The Value Of A Chart of Accounts
Mar 07, 2016
How important is a chart of accounts? Does it matter what is in your chart of accounts? Does it make you more profitable or better at what you do? I am curious to hear your answers. I would tend to think some business owners would argue a chart of accounts is irrelevant and does not affect the profitability of your business. However, I say, not so fast!
Obviously, having a chart doesn’t necessarily add money to your pockets. However, correctly structuring your chart of accounts can aid in your profitability. Of course, there is more to it than just having the chart of accounts, it must be correctly utilized for optimum outcomes.
Having the essential accounts (i.e. direct costs and overhead accounts) and correctly managing them will provide you with invaluable information. For example, you are able to determine your gross margin and your profitability. With such data, you can make quality business decisions to improve or maintain your level of profitability. Without such accounts and without recording the appropriate information, it is impossible to have a handle on your gross profit.
In addition, utilizing a reasonably accurate chart of accounts can provide information from which to calculate many accounting ratios. These ratios can be used to benchmark your company in comparison with other businesses in the industry. As a result, improvements can be identified to ensure your business is competitive in your market.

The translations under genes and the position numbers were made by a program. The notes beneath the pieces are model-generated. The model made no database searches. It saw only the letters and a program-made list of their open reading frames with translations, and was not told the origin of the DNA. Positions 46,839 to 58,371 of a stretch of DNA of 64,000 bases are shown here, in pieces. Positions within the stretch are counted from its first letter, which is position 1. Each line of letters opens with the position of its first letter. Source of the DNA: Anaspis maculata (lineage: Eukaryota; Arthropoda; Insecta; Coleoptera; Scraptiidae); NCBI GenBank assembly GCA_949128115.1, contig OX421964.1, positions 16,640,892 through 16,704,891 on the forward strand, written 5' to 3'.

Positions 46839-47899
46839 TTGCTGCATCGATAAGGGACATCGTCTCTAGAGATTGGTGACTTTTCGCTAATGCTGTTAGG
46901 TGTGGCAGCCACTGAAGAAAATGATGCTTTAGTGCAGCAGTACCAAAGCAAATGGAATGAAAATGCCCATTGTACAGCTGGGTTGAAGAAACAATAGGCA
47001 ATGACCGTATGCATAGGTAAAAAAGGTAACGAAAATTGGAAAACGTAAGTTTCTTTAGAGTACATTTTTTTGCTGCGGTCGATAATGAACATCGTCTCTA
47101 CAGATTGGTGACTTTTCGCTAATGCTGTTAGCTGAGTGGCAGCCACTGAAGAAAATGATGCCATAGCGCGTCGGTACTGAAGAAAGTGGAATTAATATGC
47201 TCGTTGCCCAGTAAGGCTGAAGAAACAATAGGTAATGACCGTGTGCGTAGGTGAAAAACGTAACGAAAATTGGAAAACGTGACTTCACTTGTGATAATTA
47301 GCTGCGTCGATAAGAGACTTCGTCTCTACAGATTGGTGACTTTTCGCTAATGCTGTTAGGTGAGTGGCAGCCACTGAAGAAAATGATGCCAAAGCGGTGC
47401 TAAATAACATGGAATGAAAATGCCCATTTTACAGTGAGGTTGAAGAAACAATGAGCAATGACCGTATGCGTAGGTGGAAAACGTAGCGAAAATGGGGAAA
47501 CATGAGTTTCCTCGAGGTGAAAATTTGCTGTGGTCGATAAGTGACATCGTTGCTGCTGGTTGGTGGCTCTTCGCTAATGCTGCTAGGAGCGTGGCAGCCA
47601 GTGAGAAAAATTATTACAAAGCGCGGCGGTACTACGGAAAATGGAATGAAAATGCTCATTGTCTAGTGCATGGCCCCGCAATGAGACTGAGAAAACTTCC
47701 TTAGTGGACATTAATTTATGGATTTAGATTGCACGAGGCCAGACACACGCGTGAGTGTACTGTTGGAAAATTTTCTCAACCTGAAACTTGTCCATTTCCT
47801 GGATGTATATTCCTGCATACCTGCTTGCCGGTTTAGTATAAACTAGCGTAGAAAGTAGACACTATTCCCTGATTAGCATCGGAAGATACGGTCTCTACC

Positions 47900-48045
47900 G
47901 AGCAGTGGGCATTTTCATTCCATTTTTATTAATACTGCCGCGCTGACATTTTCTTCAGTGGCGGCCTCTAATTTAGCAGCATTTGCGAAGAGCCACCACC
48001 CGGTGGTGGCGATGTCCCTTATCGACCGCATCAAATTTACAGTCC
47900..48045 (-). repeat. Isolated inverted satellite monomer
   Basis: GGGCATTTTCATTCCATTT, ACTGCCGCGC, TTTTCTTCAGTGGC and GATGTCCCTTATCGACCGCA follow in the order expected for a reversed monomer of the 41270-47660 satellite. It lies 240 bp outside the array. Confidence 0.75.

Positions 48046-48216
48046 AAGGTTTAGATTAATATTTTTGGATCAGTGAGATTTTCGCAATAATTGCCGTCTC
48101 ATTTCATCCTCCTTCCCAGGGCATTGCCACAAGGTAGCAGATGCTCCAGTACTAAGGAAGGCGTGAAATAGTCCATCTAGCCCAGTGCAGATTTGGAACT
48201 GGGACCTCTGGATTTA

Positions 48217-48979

Furthermore, an accurate chart of accounts can provide insight to be used for better decision making. Comparing your accounts over periods can help you identify and predict trends and downturns. You can be prepared to take the necessary actions to ensure you maintain or even enhance your profitability during periods of historical growth.
With that being said, I would caution against constantly modifying your chart of accounts. There may be times when you believe there is better information available which could be true. However, if you are regularly altering your accounts then you will lose the ability to analyze comparable data.
Next time you think it’s just a chart of accounts, think again!
Categories: Cost Accounting